ST. LOUIS — Researchers from Saint Louis University’s School of Medicine, in collaboration with Arrowhead Pharmaceuticals and Takeda Pharmaceuticals, report the first effective drug for the treatment of a rare, genetic liver disease that previously could only be treated with a liver transplant.
The study, “Fazirsiran for Liver Disease Associated with Alpha1-Antitrypsin Deficiency,” was published online in the New England Journal of Medicineone of the world’s leading medical journals.
The multicenter, phase 2, open-label study investigated the safety and efficacy of fazirsiran, an RNA interference drug, in patients aged 18 to 75 years with liver disease associated with alpha-1 antitrypsin (AAT) deficiency. AAT is a protein made in the liver and released into the blood in large amounts to help protect the body in fighting infection.
Jeffrey Teckman, MD, professor of pediatrics and biochemistry and molecular biology, is the senior author of the paper.
“This is the culmination of more than a decade of work to cure this disease, and a significant amount of work has been done here,” said Teckman, who is also director of pediatric gastroenterology and hepatology at SLU. “We’ve had patients come across the country to see SLU’s expert faculty at SSM Health Cardinal Glennon Children’s Hospital with this disease for care and to participate in our studies.”
Teckman is a leading authority on AAT deficiency, which affects 1 in 3,500 births and causes severe lung disease in adults or liver disease in adults and children. Symptoms may include shortness of breath and wheezing, repeated lung infections, yellow skin, fatigue, liver cirrhosis, liver failure, and even death.
Teckman says those affected by the disease are often undiagnosed or misdiagnosed as having fatty liver, asthma or smoking-related lung disease. The diagnosis can be suspected by finding low levels of AAT in the blood and confirmed by genetic testing.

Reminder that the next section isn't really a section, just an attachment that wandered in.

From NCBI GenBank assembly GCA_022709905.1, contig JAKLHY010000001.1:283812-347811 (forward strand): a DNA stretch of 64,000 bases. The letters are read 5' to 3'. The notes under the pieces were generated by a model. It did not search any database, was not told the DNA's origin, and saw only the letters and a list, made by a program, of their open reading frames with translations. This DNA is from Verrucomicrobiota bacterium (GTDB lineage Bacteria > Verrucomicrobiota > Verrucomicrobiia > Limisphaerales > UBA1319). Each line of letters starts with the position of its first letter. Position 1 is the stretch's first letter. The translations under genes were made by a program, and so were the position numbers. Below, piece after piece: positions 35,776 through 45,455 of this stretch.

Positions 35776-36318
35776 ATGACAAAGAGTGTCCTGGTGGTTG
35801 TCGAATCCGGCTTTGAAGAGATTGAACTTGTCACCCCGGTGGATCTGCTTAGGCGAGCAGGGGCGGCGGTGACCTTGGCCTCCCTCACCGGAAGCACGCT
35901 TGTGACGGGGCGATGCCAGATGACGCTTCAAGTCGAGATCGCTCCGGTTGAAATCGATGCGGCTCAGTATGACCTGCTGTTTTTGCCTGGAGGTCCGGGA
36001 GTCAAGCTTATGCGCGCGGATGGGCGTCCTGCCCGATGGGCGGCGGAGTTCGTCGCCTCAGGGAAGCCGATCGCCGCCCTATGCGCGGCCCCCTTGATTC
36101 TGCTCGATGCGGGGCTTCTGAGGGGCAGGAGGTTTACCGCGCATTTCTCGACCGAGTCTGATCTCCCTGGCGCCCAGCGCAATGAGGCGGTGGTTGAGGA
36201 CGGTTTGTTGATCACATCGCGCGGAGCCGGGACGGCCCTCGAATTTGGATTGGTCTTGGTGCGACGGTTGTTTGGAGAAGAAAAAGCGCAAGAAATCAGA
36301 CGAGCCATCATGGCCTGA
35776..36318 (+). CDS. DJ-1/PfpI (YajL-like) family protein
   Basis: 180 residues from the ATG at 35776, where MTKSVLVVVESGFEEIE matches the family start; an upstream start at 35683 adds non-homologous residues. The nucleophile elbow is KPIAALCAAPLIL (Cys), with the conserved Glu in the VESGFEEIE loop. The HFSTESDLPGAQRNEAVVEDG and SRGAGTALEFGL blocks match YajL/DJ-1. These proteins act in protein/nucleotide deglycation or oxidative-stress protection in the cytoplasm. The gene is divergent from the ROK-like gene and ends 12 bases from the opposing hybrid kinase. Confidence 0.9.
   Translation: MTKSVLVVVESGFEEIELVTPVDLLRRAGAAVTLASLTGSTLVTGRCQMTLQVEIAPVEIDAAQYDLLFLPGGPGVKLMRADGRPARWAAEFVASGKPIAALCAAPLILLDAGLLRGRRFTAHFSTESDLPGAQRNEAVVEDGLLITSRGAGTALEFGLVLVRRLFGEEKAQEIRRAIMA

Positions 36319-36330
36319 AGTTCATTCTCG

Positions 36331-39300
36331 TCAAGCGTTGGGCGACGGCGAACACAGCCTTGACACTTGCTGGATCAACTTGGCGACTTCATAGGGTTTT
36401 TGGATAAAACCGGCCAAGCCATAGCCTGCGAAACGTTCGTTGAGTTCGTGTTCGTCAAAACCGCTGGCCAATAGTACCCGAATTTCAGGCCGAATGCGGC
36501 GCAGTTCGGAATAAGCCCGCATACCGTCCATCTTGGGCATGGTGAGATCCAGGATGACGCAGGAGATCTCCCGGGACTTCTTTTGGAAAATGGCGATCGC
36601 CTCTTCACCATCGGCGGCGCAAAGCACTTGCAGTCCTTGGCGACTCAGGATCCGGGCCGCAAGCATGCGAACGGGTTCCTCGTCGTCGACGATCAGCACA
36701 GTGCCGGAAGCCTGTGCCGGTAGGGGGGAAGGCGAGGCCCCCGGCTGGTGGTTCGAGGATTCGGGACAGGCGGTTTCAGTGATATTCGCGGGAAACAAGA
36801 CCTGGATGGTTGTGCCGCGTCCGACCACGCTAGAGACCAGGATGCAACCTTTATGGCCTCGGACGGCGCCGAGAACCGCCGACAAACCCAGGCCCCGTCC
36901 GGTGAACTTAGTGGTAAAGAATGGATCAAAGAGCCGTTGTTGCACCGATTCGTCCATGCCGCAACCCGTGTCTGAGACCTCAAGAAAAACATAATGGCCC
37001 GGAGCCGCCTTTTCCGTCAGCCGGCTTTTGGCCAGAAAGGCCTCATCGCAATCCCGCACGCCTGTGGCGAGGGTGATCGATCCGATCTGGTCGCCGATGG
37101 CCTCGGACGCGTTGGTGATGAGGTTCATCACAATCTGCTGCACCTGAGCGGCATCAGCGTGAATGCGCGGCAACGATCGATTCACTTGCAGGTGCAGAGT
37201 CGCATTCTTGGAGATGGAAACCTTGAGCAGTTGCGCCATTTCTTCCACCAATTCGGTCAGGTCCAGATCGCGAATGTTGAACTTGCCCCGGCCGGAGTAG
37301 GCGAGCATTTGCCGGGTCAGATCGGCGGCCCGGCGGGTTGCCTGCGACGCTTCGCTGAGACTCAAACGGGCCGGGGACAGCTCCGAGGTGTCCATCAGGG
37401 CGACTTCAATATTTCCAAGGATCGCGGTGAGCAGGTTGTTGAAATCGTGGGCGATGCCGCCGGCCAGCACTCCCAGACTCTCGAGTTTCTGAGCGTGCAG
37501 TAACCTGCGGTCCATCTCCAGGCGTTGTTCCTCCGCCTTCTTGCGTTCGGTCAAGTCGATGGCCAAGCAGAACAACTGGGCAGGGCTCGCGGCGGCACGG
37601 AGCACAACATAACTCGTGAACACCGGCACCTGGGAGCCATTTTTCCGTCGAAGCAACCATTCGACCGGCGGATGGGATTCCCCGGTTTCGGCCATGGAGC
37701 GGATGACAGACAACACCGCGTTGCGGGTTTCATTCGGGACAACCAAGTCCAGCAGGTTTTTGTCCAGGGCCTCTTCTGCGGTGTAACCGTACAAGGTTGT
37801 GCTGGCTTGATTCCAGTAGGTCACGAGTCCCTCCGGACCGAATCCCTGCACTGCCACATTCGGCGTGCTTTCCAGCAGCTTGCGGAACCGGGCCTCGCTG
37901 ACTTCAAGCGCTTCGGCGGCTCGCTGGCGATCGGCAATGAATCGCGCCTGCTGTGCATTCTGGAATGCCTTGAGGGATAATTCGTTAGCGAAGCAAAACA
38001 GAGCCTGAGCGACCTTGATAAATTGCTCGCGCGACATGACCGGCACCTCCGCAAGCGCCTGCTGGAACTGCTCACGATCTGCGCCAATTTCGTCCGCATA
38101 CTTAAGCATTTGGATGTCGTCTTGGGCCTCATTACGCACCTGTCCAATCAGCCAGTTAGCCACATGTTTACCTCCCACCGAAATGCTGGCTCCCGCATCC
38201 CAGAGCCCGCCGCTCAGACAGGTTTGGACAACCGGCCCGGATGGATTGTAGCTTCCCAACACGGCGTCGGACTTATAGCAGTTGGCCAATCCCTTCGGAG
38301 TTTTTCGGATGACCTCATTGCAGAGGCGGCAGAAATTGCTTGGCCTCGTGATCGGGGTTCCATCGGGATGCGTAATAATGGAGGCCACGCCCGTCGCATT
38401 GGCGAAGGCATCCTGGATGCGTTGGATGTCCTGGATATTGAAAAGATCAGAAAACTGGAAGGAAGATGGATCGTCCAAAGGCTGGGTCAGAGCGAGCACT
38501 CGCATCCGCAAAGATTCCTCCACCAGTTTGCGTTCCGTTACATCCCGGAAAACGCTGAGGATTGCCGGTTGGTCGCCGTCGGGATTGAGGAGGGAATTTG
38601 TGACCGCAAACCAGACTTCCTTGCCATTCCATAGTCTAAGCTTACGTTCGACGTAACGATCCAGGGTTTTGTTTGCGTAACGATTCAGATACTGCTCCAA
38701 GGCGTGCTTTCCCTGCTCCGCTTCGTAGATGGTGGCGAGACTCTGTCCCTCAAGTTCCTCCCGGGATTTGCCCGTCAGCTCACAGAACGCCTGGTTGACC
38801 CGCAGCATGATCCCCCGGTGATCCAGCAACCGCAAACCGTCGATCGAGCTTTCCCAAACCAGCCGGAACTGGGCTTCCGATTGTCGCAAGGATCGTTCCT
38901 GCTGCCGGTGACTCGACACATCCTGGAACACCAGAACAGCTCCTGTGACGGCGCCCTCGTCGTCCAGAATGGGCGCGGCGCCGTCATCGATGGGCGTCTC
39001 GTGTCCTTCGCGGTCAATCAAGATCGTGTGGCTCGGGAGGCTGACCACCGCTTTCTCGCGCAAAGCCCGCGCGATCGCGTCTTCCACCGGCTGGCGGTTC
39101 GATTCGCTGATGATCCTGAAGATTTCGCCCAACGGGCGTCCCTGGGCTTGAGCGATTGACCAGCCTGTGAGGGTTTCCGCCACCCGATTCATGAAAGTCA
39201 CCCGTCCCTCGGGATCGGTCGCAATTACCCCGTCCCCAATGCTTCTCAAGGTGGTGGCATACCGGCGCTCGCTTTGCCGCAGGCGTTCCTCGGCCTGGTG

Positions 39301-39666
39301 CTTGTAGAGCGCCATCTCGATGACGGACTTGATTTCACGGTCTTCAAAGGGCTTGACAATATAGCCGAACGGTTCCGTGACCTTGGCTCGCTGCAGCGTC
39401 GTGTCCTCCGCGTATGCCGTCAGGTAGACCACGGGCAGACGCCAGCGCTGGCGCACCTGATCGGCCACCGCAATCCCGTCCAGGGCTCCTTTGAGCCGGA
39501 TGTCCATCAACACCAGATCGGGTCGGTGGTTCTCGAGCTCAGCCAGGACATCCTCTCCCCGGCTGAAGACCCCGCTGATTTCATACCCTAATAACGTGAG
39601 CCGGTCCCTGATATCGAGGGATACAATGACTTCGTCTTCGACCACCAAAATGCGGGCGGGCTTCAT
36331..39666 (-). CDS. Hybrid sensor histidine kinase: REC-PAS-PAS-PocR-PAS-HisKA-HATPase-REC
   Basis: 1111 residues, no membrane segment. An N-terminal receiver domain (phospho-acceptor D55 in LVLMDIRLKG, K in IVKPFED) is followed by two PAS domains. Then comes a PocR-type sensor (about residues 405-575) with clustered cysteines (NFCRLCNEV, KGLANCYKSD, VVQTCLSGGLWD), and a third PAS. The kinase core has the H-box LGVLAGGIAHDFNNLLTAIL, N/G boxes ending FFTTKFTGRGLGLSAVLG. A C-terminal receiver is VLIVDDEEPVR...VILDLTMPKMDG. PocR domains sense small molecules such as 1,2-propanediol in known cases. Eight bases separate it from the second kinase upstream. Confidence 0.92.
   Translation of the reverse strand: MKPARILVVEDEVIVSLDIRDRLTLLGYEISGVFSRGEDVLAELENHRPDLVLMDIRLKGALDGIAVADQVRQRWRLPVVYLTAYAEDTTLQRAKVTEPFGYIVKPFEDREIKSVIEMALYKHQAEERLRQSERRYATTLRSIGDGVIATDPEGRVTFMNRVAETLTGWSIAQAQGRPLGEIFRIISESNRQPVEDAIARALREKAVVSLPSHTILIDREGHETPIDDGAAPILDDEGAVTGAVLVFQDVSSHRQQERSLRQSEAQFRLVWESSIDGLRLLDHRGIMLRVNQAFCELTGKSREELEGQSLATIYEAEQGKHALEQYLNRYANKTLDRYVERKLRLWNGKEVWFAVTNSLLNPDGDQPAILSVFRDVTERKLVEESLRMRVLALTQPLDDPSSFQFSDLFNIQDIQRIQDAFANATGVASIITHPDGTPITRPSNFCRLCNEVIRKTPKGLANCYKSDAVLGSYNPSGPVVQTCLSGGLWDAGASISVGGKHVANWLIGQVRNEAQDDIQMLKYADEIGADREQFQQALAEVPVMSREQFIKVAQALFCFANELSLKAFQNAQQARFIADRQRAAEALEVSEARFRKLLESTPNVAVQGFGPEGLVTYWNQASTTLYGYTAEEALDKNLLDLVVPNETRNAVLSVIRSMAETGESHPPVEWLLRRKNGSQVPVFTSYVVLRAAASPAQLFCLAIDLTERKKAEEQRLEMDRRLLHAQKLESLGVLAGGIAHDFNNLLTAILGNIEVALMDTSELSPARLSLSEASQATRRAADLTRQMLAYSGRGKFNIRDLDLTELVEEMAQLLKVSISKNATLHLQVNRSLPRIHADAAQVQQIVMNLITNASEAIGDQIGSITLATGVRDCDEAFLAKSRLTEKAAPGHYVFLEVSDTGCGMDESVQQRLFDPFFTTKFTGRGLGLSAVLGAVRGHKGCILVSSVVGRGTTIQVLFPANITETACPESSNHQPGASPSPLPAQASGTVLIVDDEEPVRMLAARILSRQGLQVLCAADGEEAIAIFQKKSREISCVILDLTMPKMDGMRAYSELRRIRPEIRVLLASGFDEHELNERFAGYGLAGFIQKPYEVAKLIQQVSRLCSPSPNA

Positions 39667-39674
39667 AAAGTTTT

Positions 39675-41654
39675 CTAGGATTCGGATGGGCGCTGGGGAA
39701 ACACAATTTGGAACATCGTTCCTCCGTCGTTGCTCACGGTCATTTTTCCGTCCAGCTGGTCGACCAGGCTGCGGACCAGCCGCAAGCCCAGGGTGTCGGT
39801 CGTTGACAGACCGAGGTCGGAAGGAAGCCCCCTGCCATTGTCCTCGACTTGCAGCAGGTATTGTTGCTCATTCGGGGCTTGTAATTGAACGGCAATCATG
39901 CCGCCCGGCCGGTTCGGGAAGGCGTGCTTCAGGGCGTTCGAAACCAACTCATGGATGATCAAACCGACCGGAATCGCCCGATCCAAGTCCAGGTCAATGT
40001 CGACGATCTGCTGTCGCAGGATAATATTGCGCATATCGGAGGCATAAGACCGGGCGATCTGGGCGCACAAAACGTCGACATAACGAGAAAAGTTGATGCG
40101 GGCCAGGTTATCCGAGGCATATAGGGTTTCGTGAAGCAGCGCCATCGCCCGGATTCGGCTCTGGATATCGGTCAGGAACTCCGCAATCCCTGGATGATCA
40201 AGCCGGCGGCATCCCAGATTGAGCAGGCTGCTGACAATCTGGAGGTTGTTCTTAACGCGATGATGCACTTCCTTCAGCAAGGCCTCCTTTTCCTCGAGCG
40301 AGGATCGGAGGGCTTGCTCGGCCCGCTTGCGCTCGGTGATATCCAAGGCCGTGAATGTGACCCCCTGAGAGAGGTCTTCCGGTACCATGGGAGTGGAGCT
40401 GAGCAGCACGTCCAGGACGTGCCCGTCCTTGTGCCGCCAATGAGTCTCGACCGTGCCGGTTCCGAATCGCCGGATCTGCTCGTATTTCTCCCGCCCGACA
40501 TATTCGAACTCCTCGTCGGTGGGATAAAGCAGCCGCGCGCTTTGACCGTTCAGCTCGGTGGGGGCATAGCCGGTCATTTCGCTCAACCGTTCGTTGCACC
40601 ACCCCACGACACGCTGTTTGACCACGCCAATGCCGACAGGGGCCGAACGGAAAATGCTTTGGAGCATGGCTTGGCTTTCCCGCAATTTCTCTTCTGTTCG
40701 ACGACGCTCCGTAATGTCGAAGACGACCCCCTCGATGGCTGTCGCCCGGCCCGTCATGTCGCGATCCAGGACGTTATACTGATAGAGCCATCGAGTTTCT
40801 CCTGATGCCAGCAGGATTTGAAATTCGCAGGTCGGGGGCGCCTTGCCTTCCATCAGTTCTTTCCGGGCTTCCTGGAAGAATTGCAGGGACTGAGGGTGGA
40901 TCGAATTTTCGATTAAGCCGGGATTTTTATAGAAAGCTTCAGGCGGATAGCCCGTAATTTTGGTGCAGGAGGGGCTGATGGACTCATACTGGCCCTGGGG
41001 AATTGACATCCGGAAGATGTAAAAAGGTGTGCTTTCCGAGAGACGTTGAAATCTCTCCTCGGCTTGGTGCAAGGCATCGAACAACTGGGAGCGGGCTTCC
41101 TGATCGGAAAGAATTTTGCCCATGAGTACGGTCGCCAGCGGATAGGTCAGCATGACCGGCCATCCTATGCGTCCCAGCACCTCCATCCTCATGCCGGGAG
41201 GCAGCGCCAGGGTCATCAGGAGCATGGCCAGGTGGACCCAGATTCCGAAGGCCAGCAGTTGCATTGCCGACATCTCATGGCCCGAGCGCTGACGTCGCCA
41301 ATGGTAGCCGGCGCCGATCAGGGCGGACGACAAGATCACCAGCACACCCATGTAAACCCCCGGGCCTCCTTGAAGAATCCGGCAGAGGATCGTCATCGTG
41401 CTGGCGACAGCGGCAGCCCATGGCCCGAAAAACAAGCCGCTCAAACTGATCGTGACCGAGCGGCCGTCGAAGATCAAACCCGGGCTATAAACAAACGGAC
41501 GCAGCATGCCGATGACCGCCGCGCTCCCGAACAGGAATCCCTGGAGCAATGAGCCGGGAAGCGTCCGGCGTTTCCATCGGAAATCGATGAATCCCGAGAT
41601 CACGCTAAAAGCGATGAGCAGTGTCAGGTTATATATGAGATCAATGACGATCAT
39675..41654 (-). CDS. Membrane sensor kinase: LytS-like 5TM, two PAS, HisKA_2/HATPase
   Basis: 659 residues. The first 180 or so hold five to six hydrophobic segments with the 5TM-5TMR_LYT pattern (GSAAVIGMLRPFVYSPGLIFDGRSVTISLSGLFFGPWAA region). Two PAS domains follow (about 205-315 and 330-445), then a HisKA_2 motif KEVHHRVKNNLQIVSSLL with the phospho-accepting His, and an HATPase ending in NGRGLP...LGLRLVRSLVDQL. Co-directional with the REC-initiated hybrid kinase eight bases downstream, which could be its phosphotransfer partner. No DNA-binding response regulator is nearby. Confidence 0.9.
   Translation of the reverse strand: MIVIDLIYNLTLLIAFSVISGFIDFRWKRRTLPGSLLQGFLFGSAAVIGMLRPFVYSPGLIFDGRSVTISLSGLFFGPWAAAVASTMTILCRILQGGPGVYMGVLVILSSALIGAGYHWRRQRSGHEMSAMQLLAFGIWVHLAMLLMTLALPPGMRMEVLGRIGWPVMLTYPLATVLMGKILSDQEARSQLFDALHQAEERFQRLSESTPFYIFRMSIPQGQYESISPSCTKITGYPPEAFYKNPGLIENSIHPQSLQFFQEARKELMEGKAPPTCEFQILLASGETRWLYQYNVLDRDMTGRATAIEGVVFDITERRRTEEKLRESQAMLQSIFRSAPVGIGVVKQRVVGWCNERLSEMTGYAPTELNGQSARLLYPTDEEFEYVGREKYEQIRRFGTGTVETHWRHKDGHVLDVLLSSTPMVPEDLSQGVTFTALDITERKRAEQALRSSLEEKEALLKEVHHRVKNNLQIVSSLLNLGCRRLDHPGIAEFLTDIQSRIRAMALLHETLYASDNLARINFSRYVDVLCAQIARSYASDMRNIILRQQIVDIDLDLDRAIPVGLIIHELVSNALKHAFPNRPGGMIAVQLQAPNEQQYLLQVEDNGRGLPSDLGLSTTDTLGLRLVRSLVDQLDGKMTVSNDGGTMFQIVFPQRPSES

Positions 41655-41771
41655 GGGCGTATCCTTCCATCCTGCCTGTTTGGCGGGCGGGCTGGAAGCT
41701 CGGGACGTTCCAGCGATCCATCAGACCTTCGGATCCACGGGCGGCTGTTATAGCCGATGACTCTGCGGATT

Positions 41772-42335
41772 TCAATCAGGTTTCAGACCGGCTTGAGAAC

“When I was in medical school, I learned that reducing liver fibrosis, or scar tissue in the liver, was impossible with AAT deficiency, but now we see that we can reverse this process in humans with minimal side effects,” Teckman said.
Longtime collaborator Arrowhead Pharmaceuticals used technology during the trial that allowed doctors to turn off one gene in the human liver with almost no side effects.
“In this case, we chose to shut down the abnormal alpha-1 antitrypsin gene in the liver, and the new drug can do that effectively, stopping the disease and allowing the liver to heal,” Teckman said.
Next, the team will expand the international study to additional adult patients and children in collaboration with Takeda Pharmaceuticals.
Arrowhead Pharmaceuticals supported this work. Strnad is supported by the German Research Foundation (DFG) (grant STR1095/6-1) and by the DFG consortium CRC/SFB 1382 “Gut-lever axis” (ID 403224013). Teckman is supported for this work by Arrowhead Pharmaceuticals, Takeda and The Alpha-1 Foundation.
Other authors include Pavel Strnad, MD, Department of Internal Medicine III, University Hospital; Christian Trautwein, MD, Department of Internal Medicine III, University Hospital; Mattias Mandorfer, MD, Ph.D., Department of Gastroenterology and Hepatology, Department of Internal Medicine III, Medical University of Vienna; Gourab Choudhury, MD, Department of Respiratory Medicine, Royal Infirmary of Edinburgh University Hospital, University of Edinburgh, Edinburgh; William Griffiths, MD, Department of Hepatology, Addenbrooke’s Hospital, Cambridge University Hospitals NHS Foundation Trust, Cambridge; Rohit Loomba, MD, Division of Gastroenterology, University of California San Diego School of Medicine; Thomas Schluep, Sc.D., Ting Chang, Ph.D., Min Yi, Ph.D., Bruce D. Given, MD, James C. Hamilton, MD, and Javier San Martin, MD, Arrowhead Pharmaceuticals.
Saint Louis University School of Medicine
Founded in 1836, Saint Louis University School of Medicine has the distinction of awarding the first medical degree west of the Mississippi River. The school trains physicians and biomedical scientists, conducts medical research and provides health care at the local, national and international levels. Research at the school seeks new cures and treatments in five key areas: cancer, liver disease, heart/lung disease, aging and brain disease, and infectious diseases.
New England Journal of Medicine
Fazirsiran for liver disease associated with alpha1-antitrypsin deficiency
Article publication date
Disclaimer: AAAS and EurekAlert! are not responsible for the accuracy of any press releases posted on EurekAlert! by sponsoring institutions or for the use of information through the EurekAlert system.